‘Dolittle’ does little to impress moviegoers
I went to “Dolittle” as an act of protest — because the Motion Picture Academy could not see fit to tap Robert Downey Jr. as Best Actor in “Endgame.”
Frankly, rather than sitting through this latest Downey vehicle, I would’ve been better off watching “Endgame” again — or any of the actor’s other fine films, all of which make you wonder what possessed him to sign up for such a witless mess.
And he ain’t the only one slumming it in this dreary iteration of the famed story about a British doctor who can “talk to the animals.”
Just get a load of this supporting cast:
Michael Sheen, Jim Broadbent, Antonio Banderas, Ralph Fiennes, Rami Malek, Kumail Nanjiani, Octavia Spencer, Tom Holland, Selena Gomez, Marion Cotillard, Carmen Ejogo and Emma Thompson.
Phew! That’s some serious thespian muscle — covering at least five Oscar-winners, by my count. But it’s all for nought … because the script is so entirely lame: unimaginative, unclever, uninteresting, unfunny and so very un-worth your time and money.
I’m sorry folks — I really did want to like this movie; but, except for some nice visuals (especially the critters) and solid narration by Emma the Great, I just could not find anything to latch on to. Even Downey struggles, apparently unable to decide if his accent is English, Irish or Scottish — and vamping like someone who’s well aware of the weaknesses in nearly every line and scene.
The story has Dolittle dashing off for the imaginary Island of Eden, because it’s the only place on earth he can find a cure for the poison that is killing England’s beloved Queen Victoria.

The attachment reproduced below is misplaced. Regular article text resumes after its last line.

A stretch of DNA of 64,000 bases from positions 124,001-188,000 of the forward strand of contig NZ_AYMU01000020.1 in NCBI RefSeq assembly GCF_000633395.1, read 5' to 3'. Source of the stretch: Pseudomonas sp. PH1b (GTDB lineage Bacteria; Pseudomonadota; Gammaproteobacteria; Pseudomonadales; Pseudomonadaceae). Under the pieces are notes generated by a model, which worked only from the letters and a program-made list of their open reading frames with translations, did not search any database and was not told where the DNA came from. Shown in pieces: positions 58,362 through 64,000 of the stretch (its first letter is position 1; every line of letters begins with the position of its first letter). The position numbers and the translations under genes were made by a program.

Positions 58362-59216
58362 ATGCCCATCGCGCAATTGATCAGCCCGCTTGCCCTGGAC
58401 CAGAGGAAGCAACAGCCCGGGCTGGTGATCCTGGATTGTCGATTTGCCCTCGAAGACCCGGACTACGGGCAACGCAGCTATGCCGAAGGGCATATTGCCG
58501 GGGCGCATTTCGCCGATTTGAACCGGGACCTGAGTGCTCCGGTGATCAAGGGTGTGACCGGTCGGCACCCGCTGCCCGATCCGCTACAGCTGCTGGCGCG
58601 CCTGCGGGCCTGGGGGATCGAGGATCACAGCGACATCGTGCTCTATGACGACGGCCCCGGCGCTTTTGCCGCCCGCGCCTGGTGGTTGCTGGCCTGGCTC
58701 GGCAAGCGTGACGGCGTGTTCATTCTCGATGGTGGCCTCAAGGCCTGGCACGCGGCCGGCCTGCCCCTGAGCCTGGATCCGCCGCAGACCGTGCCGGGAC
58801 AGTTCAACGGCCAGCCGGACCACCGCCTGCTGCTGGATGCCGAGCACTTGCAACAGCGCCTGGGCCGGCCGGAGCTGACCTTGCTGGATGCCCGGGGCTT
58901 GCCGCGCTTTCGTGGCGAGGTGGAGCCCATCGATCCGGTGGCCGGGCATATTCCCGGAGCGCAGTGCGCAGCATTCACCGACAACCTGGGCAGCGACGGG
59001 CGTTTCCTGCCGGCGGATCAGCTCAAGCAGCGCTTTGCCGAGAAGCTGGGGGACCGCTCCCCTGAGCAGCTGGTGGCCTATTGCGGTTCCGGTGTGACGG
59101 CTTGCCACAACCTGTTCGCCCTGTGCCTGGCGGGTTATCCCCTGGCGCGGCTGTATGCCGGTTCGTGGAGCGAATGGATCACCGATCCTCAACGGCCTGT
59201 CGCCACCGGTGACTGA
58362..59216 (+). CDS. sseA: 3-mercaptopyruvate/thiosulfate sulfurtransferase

It’s especially tough for the famed veterinarian because his wife long ago died trying to find the place herself; but fortunately, he’s got help from an intrepid young lad (very nicely played by Harry Collett), along with the expected menagerie of friendly animals: gorilla, ostrich, giraffe, polar bear and several mice — plus an octopus and a bunch of whales.
It’s not a bad set-up, but the film doesn’t really do much with it; worse yet, “Dolittle” constantly strains for laughs, with far too much bathroom humor and not enough originality.
It’s always hard to prove in print that a movie is not funny — so I will merely observe that I laughed only once (maybe), and also quote some insipid dialog:
“I’m a cheer-quietly-from-the-sidelines type of gorilla.”
“Every mother wants their son to grow up to eat a doctor.” (This from an angry — and rather ungrammatical — tiger); then later, from a duck:
“Do you understand the words coming outta my bill?”
Squirrel: “This is the widest branch I’ve ever scuttled on.”
And this winner near the end: “There’s something interesting going on now.”
If that’s the case, I must have missed it.